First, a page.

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I was wondering if some of you could post a few reputable leasing companies on this forum.

 

I want to crunch some numbers. Must of the "numbers" so far, tell me its a terrible idea and way to much risk and money, but I just want to make sure.

 

Looking for an R-22. I don't think I can meet 40 hours a month. At least not at first. From my understanding their is a monthly minimum of hours I need to fly. Not sure if this can vary depending on who I lease from.

 

Thank you for your time and providing me information. Much appreciated.

 

 

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I looked at leasing a 300C once and the number of hours they wanted per month was completely unrealistic. I was in the same boat... I believe the wanted 45-50. Well, they wanted the money to equal 50hrs a month... Im sure wouldnt care if we actually flew. Ended up being about $15,000 a month.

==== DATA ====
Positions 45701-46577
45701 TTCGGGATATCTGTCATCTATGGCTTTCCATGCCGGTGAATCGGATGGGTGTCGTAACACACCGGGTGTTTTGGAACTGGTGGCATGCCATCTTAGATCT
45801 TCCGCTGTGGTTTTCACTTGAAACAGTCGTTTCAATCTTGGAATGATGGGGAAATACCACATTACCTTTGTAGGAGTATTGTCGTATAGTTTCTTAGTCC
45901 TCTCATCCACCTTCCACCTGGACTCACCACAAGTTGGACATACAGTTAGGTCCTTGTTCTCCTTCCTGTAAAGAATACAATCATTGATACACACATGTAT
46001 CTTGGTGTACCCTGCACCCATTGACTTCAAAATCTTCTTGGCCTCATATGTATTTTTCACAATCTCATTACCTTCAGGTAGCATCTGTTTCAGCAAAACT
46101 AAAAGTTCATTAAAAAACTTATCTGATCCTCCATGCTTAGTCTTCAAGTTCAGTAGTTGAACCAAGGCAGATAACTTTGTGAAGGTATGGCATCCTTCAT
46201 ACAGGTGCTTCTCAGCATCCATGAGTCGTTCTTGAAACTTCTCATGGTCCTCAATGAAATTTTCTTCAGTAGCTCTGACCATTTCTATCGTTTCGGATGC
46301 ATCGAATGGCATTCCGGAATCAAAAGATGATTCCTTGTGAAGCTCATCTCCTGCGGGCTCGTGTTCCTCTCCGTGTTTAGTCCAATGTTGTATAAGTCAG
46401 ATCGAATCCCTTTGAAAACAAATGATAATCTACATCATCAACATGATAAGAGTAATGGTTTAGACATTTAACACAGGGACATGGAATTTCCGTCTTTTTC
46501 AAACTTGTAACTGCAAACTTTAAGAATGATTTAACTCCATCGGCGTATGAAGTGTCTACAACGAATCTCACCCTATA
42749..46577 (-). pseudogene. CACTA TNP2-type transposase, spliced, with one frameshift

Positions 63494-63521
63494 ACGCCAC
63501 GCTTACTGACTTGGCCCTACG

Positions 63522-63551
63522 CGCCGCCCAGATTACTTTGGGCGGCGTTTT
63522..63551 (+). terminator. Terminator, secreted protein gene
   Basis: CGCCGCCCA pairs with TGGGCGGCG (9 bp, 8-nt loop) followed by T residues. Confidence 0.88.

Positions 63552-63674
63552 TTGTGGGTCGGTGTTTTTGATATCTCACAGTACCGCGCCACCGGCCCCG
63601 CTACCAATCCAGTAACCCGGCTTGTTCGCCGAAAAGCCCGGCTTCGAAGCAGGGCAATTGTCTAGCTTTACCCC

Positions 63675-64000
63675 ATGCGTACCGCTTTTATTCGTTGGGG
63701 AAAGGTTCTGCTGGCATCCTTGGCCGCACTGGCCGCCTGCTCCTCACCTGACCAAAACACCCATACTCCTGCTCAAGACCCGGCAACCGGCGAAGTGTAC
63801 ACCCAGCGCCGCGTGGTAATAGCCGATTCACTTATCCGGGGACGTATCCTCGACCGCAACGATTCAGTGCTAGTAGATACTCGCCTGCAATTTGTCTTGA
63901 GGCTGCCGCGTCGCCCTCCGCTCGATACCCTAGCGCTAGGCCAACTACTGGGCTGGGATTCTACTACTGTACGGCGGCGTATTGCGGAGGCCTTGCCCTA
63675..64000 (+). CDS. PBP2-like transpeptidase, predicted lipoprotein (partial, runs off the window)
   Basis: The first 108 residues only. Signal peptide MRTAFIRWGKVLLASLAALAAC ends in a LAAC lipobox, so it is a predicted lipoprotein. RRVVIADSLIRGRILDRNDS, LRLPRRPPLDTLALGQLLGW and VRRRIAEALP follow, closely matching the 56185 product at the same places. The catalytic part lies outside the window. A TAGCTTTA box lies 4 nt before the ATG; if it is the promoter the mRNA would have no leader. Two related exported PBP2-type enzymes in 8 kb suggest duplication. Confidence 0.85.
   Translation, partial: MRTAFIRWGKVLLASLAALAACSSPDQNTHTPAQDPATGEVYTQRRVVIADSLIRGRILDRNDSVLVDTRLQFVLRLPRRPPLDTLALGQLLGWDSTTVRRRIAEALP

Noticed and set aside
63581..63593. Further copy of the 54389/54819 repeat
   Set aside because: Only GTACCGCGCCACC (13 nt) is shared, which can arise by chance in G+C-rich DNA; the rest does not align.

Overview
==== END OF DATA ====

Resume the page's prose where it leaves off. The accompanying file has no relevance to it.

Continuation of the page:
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My advice would be to just go through a school. Then you don't have to deal with any of it. Remember when you lease, you not only have to pay the contract rate but also keep it is a safe place (hangar) and pay an instructor on top of it. Most likely would be more money and much more headache in the end.

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I leased an R22 for three years from Spitzer Helicopter Leasing Company. They were very good to me. There were some months when I did not meet the monthly minimum (30 hours/month) - one of which I was gone on military training for the entire month and the helicopter flew zero hours. But other months, I wrote them a check for 60+ hours. In the end, I only lost about $10,000 on the whole business, but to me that was worth it considering I logged about 600 hours and the whole business was a part-time job for me. (I worked on average 10 hours a week for the helicopter business.)